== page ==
“They’re in a position to say something and be listened to,” Manville says. “I don’t really want to go up that avenue. I don’t want to go there. Because fair enough, it’s their opinion. And that’s fine. I don’t have enough feelings about it either way, to be honest. My responsibility to The Crown is to play Margaret, do a selection of press pieces to help the show, and…” She trails off. “I don’t want to get into a political quagmire about it all.” Plus, she adds, “once the series goes out and people start watching it, they’re just gonna go, ‘Wow, isn’t it great to have The Crown back? Isn’t it amazing!’. In two weeks, I hope, all of this [controversy] will be forgotten about.” I’m inclined to agree. British people do love a momentary whinge, after all.

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The Crown season five is set between 1991 and the summer of 1997 – and we all know what happened then. It’s a period of great strife for the royals, with the family recoiling from sights both sad (the Windsor Castle fire; Charles and Diana’s divorce) and terrifying (Fergie getting her toes sucked on the cover of The Sun). We find Margaret in a solemn state, coughing forebodingly (she died following illness and a series of strokes in 2002) and saying goodbye to a terminally ill Peter (Timothy Dalton). She continues to blame her sister for their scuppered union. “Without sun and water crops fail, Lilibet,” Margaret cries at her sister in season five. “Peter was my sun. My water. And you denied him.”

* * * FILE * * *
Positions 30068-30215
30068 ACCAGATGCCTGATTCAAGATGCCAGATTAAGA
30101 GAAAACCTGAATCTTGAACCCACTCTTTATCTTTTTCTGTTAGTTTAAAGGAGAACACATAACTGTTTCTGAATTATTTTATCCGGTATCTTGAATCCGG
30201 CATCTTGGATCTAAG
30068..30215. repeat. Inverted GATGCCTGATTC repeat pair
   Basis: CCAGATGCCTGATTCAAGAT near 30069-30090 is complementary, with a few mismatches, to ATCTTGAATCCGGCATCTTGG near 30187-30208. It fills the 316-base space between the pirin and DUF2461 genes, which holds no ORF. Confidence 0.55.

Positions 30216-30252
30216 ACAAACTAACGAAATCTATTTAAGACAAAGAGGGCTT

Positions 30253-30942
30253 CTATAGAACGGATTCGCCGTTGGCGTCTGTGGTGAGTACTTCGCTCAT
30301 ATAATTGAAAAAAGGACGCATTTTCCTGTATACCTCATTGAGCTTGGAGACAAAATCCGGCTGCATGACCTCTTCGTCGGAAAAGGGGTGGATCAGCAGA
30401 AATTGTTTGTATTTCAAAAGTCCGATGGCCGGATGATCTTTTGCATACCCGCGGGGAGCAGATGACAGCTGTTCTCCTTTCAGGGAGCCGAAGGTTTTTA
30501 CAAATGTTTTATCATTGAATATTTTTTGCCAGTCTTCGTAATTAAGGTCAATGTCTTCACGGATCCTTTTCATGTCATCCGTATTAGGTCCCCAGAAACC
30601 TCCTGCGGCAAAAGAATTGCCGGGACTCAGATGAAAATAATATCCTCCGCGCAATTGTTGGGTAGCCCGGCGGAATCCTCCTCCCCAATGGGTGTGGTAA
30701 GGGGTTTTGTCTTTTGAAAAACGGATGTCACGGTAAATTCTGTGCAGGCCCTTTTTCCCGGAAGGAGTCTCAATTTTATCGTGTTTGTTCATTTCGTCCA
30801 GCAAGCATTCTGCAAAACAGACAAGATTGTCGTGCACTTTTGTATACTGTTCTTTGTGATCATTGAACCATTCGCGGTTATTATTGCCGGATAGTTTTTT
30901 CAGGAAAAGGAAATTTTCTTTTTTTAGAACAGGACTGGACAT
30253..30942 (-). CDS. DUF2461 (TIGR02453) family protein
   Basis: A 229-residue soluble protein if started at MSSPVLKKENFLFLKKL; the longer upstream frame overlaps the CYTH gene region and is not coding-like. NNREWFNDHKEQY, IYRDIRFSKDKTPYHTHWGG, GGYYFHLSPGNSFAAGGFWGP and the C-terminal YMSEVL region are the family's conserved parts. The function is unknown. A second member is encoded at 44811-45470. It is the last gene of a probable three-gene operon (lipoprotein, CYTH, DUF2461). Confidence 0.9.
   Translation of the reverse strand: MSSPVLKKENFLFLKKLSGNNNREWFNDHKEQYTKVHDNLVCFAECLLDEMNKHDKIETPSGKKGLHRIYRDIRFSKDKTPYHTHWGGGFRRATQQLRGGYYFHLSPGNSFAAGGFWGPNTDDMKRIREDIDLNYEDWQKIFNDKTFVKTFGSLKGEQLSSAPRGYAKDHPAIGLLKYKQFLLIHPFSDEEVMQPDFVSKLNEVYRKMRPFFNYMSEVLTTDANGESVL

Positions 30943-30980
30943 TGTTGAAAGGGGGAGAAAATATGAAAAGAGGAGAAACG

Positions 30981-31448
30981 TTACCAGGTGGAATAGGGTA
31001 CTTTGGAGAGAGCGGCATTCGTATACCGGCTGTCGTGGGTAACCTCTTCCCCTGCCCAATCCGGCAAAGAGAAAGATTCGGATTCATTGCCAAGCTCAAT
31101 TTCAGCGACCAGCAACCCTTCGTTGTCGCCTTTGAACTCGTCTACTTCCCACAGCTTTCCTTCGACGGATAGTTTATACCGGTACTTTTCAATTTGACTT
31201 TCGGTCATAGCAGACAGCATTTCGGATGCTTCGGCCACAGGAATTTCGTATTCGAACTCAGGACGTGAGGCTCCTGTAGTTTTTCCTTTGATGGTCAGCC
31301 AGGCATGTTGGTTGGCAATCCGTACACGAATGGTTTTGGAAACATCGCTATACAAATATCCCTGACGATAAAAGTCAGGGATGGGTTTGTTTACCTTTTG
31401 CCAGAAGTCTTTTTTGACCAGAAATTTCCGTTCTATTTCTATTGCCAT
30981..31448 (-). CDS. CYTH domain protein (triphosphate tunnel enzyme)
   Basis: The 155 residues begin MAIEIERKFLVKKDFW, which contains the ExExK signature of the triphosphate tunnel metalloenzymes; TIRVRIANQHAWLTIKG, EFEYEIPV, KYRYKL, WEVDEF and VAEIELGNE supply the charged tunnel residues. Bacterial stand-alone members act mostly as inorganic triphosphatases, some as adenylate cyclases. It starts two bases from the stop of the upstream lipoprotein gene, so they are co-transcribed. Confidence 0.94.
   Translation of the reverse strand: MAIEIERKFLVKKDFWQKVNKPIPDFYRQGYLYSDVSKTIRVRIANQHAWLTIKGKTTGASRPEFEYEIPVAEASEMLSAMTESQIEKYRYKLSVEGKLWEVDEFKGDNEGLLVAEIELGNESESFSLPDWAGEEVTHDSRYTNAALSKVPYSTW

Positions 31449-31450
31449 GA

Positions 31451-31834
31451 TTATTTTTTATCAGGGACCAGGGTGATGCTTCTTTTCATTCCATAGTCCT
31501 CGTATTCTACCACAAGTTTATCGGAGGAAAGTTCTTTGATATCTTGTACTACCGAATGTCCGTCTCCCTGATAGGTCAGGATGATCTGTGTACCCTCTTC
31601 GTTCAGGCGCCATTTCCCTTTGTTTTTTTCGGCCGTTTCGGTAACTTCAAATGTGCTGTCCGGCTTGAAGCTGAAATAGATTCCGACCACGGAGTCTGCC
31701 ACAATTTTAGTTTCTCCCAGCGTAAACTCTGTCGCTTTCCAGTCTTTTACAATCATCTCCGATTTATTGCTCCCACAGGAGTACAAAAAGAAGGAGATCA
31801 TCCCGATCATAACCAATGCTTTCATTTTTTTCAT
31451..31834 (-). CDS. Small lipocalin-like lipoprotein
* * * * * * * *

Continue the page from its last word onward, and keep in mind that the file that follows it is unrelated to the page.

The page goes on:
Lesley Manville as Princess Margaret in ‘The Crown’ (Netflix)

“I’m playing her at a time when she was really quite lonely,” Manville says. “She didn’t have a partner any more. She was getting older. She was making, by all accounts, a decision to be more supportive of her sister.” That’s all the stuff we know, she says. “But what was that loneliness really like? What was that time really like? It’s a wonderful space to dig into.” That’s where the speculation comes in. “We do have a great research team, so it’s not just random drama taken from nowhere without any substance or backbone. Peter does his thing with it, then I’m the conduit.”